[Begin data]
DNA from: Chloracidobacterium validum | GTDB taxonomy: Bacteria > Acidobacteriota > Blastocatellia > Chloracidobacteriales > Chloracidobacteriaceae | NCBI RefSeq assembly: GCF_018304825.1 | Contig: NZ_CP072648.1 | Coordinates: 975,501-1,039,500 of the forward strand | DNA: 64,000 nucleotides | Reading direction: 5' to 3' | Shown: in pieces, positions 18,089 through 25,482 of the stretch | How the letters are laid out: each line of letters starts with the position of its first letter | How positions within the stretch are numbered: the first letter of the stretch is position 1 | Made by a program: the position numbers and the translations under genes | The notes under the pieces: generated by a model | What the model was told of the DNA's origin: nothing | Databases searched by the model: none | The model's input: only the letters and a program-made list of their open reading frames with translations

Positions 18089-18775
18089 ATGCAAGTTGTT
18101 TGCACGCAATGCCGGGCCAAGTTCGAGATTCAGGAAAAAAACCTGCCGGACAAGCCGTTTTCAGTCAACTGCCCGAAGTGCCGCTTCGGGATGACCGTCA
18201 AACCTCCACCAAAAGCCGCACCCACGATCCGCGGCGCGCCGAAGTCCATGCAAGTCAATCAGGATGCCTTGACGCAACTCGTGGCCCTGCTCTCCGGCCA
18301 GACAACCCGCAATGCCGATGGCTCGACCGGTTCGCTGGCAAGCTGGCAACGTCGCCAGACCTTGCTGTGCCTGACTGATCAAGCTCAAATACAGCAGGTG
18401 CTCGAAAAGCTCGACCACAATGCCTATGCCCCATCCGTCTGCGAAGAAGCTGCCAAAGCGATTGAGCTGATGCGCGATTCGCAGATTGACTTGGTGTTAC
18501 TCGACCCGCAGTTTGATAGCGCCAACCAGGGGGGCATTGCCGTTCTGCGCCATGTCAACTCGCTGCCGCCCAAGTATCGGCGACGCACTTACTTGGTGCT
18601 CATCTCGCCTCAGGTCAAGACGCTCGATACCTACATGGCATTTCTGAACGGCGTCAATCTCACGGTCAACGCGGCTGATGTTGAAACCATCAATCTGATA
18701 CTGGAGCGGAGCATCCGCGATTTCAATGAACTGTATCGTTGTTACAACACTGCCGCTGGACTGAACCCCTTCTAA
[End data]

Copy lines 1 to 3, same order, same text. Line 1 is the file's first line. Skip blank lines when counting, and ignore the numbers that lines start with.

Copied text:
DNA from: Chloracidobacterium validum | GTDB taxonomy: Bacteria > Acidobacteriota > Blastocatellia > Chloracidobacteriales > Chloracidobacteriaceae | NCBI RefSeq assembly: GCF_018304825.1 | Contig: NZ_CP072648.1 | Coordinates: 975,501-1,039,500 of the forward strand | DNA: 64,000 nucleotides | Reading direction: 5' to 3' | Shown: in pieces, positions 18,089 through 25,482 of the stretch | How the letters are laid out: each line of letters starts with the position of its first letter | How positions within the stretch are numbered: the first letter of the stretch is position 1 | Made by a program: the position numbers and the translations under genes | The notes under the pieces: generated by a model | What the model was told of the DNA's origin: nothing | Databases searched by the model: none | The model's input: only the letters and a program-made list of their open reading frames with translations

Positions 18089-18775
18089 ATGCAAGTTGTT